Survey indicates half of second-level schools have unfilled vacancies
ASTI members forgo pay increase to reduce pay inequality in teaching
A RED C/ ASTI survey indicates that there are unfilled vacancies in more than half of all second-level schools. Principals who participated in the survey say the declining attractiveness of teaching is the main reason for this.
Eighty-four per cent of principals surveyed have experienced situations during this school year where no teacher applied for an advertised post; 55 per cent of principals state that they currently have unfilled vacancies. The survey was undertaken in March 2022.
Principals identify a number of factors which they believe are impacting on teacher shortages. Chief amongst these are inadequate numbers of teachers graduating in certain subjects, the high cost of the two-year Professional Master of Education (PME) and the decline in the attractiveness of teaching.
Commenting on the survey findings, ASTI President Eamon Dennehy said: “We are seeing the fruits of a short-sighted government decision to de-value the work of teachers. Teaching is not sufficiently attractive anymore largely due to demoralising unequal pay.
“Ireland is fortunate to have a high performing education system, but we are at a critical point. The Government must act now to end unequal pay and address recruitment and retention difficulties in schools. You cannot value education if you do not value teachers.”
ASTI members forgo pay to reduce pay inequality
Mr Dennehy said the ASTI will do everything in its power to end unequal pay scales for teachers who entered the profession after 2010. This includes using part of the 1% salary increase for second-level teachers (available under Sectoral Bargaining)* to restore the PME allowance which was abolished for new entrants to teaching in 2012.
“What this means is that the majority of second-level teachers will forgo some of their pay in order to reduce the pay-gap experienced by those teachers on an inferior pay scale. It is deplorable that ordinary teachers have to use their pay to rectify a reckless government decision that has left second-level schools unable to recruit teachers across a range of subjects.”
Over a third (34%) of classroom teachers rate their wellbeing as poor, according to the RED C/ASTI survey. Less than a third (28%) rate their wellbeing as good or very good. Teachers surveyed say workload and work intensity are the main factors impacting their wellbeing. Alarmingly, job satisfaction amongst teachers has dropped from 63 per cent in 2021 to 50 per cent in 2022.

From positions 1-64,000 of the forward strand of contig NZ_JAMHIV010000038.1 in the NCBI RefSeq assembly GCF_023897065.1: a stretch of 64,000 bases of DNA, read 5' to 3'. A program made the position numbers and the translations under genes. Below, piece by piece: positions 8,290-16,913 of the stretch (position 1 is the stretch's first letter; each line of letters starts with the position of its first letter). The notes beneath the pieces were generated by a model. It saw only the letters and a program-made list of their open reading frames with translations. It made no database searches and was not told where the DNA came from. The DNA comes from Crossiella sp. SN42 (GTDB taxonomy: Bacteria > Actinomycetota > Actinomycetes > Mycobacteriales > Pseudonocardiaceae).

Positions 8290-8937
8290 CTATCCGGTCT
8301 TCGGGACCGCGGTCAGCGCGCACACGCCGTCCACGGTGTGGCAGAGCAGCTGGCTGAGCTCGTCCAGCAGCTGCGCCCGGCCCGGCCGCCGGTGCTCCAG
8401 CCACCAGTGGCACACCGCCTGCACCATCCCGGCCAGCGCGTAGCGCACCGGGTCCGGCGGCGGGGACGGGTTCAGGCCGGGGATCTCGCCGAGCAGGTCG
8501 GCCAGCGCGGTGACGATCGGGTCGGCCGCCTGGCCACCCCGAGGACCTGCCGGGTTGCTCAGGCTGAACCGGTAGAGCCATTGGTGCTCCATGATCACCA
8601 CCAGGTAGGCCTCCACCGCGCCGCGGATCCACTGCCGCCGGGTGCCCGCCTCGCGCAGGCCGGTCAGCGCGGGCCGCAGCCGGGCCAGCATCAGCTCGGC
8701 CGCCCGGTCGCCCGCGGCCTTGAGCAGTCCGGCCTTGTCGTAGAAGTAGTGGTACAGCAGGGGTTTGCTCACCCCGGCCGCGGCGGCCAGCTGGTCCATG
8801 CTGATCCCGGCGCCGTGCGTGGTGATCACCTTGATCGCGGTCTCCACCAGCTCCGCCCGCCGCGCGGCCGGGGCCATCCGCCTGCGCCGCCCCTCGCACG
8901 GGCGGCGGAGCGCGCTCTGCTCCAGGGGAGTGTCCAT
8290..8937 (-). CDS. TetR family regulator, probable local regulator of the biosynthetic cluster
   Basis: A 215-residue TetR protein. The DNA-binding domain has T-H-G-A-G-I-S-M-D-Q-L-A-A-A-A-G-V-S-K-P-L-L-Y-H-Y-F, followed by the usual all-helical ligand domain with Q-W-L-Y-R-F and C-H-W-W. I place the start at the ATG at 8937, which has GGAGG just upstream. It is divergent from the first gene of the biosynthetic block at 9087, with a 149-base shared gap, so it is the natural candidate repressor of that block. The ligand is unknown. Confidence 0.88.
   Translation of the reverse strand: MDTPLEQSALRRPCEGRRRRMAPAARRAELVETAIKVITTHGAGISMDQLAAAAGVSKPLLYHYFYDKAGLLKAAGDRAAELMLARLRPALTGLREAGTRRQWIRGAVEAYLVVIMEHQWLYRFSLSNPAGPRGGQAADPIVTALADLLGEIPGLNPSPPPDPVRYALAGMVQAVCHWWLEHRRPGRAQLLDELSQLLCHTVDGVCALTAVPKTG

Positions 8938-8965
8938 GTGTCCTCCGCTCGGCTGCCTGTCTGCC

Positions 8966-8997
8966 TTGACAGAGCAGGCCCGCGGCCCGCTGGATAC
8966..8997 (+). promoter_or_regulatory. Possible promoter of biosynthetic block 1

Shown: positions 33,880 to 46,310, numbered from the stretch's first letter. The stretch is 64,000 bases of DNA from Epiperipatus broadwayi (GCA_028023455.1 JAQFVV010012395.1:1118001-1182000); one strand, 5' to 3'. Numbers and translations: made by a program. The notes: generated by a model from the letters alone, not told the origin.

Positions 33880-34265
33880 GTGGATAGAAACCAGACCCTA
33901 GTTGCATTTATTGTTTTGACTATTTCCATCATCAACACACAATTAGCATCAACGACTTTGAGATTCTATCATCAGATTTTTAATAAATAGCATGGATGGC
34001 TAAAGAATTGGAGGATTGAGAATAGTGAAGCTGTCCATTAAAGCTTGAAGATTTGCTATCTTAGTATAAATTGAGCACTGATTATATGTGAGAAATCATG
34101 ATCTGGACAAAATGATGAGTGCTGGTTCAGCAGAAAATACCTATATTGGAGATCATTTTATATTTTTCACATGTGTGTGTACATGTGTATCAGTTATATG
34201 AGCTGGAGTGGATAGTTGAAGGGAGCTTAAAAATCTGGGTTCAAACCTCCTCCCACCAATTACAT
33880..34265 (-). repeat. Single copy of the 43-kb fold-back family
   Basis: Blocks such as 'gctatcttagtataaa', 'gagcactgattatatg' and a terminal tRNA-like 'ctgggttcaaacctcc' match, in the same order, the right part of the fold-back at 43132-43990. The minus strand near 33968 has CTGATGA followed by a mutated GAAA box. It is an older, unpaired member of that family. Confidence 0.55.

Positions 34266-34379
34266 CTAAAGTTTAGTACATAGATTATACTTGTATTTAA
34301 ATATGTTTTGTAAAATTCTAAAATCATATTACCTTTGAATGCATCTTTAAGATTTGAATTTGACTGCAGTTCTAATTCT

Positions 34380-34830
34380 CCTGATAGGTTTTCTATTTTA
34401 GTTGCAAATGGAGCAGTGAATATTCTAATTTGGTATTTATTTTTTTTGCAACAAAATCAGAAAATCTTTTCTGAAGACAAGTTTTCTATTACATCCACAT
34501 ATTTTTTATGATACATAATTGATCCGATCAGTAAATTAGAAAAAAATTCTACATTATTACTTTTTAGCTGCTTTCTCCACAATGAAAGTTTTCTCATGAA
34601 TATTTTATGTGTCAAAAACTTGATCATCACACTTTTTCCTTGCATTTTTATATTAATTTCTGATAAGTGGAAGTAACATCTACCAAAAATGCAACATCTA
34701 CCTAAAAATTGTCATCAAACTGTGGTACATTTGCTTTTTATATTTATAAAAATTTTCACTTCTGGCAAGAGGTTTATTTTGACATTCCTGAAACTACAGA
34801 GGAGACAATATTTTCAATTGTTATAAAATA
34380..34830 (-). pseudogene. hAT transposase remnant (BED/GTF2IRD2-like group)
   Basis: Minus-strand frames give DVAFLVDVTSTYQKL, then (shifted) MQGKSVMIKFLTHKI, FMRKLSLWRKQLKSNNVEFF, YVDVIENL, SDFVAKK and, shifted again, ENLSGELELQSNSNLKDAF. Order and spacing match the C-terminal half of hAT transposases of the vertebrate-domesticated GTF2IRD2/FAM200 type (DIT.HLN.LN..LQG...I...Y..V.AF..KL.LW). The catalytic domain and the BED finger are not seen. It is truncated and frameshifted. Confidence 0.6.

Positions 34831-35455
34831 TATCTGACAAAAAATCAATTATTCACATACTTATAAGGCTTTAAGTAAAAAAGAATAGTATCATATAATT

The right to disconnect from school e-communications after the school day was identified as the top priority for improving teacher wellbeing. Teachers also believe that more professional time during the school day (i.e. less teaching time**) and smaller class sizes will improve wellbeing.
“Recent ASTI research demonstrated that large classes are the norm across a range of Junior Cycle subjects. Large classes by definition mean increased workload for teachers in terms of preparation for the class, setting and marking homework and record keeping,” said Eamon Dennehy. “Teaching is hugely relational and teacher-student interaction is a vital component of quality classroom teaching and learning. Large classes hinder teacher-student interaction and increase work intensity for teachers who must cater for the diverse learning needs of each class.”
Safe teaching/ learning environments
The key recommendation from teachers for a safe working environment post-pandemic is smaller classes. Seventy-seven per cent felt this should be a priority. Adequate work space for teachers is also important (71%) as are having a strong cleaning regime (67%) and improving air quality in schools (58%).
More than 2,500 second-level teachers took part in the RED C/ ASTI research Supporting Teachers, Supporting Schools. The survey is available here.
*The current Building Momentum Agreement includes a pay increase for teachers due from February 1st 2022, which is the financial equivalent to a general 1% salary increase. The ASTI can either have 1% paid to all ASTI members, or use the financial equivalent to address a specific outstanding issue/s. The ASTI has chosen to prioritise pay inequality for post 2010 entrants to teaching rather than accept a general pay increase for all ASTI members.
**Second-level teachers in Ireland spend more time teaching than the OECD country average.